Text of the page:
I should have posted this earlier, but I just thought of it. For anyone with diagnosed social anxiety disorder, here's some more hope. I did my research at a drug/alcohol clinic and the head doc/researcher has social anxiety disorder. If you looked at this guy's CV, you would laugh. He has done EVERYTHING. President of addiction research assoc, honorary degrees, major awards, too many publications to list, magazine covers etc. Addicts are a difficult group to work with and he did it very successfully for many years. He now chooses to work out of his home instead of the clinic, but it does not impede his career in ANY way.
Basically what we tell my brother is it comes down to determination. If you've got it, you'll succeed regardless of the obstacles in your path. The previous posts that draw a distinction between unorganized social situations and interactions in context are right on and show that this is a disease which can be overcome successfully.
I'd just like to say that I am an introvert too. Got it from my dad, even though both parents keep on saying that it's my own fault for not trying to be social with people. Now what's a guy supposed to do if his role model does one thing and tells him to do the opposite? The "do what I say, not what I do" thing just doesn't work. I would never follow the advice of someone that didn't follow his/her own advice. Would anybody here do?
Actually, despite being an introvert, I am a good listener, and very good in conversation when it comes to one-on-one or small groups. Forget about having me give a speech in front of a large audience though.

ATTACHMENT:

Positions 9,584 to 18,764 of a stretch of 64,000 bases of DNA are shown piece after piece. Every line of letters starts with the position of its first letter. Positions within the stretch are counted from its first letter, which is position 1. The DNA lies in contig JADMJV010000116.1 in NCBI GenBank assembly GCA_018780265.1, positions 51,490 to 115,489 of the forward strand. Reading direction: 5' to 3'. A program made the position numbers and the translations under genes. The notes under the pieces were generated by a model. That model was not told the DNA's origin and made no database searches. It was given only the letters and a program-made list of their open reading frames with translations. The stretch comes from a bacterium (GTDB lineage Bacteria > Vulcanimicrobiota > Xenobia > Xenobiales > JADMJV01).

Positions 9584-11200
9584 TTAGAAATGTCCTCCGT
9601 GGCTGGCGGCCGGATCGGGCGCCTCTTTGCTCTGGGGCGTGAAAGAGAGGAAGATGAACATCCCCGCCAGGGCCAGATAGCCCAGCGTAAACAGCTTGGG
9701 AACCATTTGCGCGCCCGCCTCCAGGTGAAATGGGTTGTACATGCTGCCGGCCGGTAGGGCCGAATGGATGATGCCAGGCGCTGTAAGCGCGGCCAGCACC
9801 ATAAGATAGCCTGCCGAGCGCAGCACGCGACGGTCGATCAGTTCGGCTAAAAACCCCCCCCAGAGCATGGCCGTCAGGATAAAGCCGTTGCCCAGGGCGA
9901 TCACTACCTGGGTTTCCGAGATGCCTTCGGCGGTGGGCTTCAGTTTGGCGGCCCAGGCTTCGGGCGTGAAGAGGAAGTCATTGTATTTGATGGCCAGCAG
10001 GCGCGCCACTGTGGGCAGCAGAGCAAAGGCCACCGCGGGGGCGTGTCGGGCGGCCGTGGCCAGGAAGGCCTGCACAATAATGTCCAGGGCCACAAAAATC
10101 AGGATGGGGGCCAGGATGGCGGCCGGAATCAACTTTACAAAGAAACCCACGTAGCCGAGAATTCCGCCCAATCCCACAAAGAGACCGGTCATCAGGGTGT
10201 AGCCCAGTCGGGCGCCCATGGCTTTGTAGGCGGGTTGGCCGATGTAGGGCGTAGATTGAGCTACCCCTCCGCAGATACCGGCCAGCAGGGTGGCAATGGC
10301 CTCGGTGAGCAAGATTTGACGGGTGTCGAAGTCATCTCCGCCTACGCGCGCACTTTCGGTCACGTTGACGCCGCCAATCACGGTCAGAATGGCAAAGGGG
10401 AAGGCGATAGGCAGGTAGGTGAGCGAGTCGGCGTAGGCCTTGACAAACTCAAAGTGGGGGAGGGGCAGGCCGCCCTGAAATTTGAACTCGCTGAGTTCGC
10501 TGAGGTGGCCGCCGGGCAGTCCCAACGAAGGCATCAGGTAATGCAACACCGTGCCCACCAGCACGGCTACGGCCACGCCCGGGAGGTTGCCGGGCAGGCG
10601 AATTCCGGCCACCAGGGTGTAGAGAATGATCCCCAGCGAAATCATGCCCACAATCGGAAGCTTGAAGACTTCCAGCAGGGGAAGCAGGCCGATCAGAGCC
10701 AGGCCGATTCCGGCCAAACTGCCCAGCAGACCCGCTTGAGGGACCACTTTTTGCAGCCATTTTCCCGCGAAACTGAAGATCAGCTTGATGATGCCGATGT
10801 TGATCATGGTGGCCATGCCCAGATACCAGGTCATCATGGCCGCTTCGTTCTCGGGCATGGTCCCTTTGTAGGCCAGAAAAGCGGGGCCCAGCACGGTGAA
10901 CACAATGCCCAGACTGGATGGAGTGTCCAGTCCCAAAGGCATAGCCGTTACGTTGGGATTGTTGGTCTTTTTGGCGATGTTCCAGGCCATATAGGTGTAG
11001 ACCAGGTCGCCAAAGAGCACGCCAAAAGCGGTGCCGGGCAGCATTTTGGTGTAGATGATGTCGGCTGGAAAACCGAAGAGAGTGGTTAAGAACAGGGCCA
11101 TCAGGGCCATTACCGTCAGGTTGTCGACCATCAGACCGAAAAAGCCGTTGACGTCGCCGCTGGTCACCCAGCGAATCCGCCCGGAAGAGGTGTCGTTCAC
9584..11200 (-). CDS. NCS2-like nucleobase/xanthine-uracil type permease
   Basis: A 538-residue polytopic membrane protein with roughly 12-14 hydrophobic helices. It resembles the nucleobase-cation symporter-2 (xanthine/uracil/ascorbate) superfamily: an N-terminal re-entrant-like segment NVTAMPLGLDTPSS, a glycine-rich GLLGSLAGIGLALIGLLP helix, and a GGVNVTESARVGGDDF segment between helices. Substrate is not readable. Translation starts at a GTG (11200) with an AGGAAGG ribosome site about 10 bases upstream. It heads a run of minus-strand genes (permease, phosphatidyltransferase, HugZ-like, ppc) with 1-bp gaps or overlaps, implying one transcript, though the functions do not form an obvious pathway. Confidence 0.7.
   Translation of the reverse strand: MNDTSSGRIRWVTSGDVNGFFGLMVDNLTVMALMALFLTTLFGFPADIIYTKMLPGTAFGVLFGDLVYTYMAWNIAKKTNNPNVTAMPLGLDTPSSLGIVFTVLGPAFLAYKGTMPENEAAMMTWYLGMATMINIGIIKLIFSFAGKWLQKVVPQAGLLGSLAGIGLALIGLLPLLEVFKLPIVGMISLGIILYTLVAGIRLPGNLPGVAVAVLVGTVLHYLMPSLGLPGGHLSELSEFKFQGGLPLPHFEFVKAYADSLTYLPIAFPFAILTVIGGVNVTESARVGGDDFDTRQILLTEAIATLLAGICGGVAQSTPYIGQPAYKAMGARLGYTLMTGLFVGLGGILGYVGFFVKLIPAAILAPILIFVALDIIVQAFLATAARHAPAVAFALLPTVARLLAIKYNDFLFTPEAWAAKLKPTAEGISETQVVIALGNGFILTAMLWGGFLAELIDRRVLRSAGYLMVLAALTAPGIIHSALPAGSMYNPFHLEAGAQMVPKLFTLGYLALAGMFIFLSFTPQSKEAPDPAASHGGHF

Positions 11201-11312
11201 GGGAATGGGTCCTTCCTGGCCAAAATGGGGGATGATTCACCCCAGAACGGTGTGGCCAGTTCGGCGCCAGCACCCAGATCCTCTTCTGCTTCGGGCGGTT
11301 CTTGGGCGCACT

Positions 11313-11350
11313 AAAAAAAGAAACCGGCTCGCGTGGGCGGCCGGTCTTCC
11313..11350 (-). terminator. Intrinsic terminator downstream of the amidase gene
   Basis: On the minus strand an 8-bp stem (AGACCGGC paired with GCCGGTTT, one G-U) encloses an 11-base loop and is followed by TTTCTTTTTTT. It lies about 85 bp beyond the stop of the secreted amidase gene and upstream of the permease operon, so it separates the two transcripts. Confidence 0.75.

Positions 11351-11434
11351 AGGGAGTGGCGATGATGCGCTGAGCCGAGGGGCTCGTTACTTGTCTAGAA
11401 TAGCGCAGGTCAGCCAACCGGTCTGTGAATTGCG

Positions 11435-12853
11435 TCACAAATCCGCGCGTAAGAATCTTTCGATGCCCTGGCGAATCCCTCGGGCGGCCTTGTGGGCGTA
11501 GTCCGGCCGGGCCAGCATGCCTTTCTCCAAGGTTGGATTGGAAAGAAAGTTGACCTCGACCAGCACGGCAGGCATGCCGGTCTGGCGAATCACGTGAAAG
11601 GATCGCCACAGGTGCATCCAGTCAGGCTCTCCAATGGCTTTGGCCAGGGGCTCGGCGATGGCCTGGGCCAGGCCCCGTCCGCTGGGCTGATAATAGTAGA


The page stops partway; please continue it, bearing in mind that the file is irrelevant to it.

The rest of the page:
Most people in medical school test in personality tests as introverts, so if you are just introverted, you will fit in well in medical school. If you have been diagnosed with social anxiety disorder, you will be fine in medical school with some therapy and possibly medication. There have been doctors who graduated and went on to have successful careers with medical conditions that were easily as debilitating as social anxiety such as bipolar, chronic medical conditions, learning disabilities, etc. Ignore judgemental pre-meds who tell you that you won't be good enough. If you think about it, they will be the ones that are more likely to be poor doctors if they keep their attitude because part of being a good doc is helping other people and not being judgemental. Everyone has their own baggage, and just recognizing what obstacles you have to overcome is half the battle.
From what I've seen premeds are some of the most social students at college.
Thanks for making it clear to us premeds that individuals with social anxiety do succeed in medicine. I must admit that I was guilty, at first, for questioning whether social anxiety would affect people's performance as doctors. But what do I know...I'm just a lowly premed. I agree with the others that as long as people don't let their social anxieties affect their ability to interact with patients, then it shouldn't matter to anyone (especially judgemental premeds) what personality type their peers possess.
(PS: I editted my original post (if anyone read it) because it didn't make sense to me after I read it. Boy, this MCAT is really getting to me. )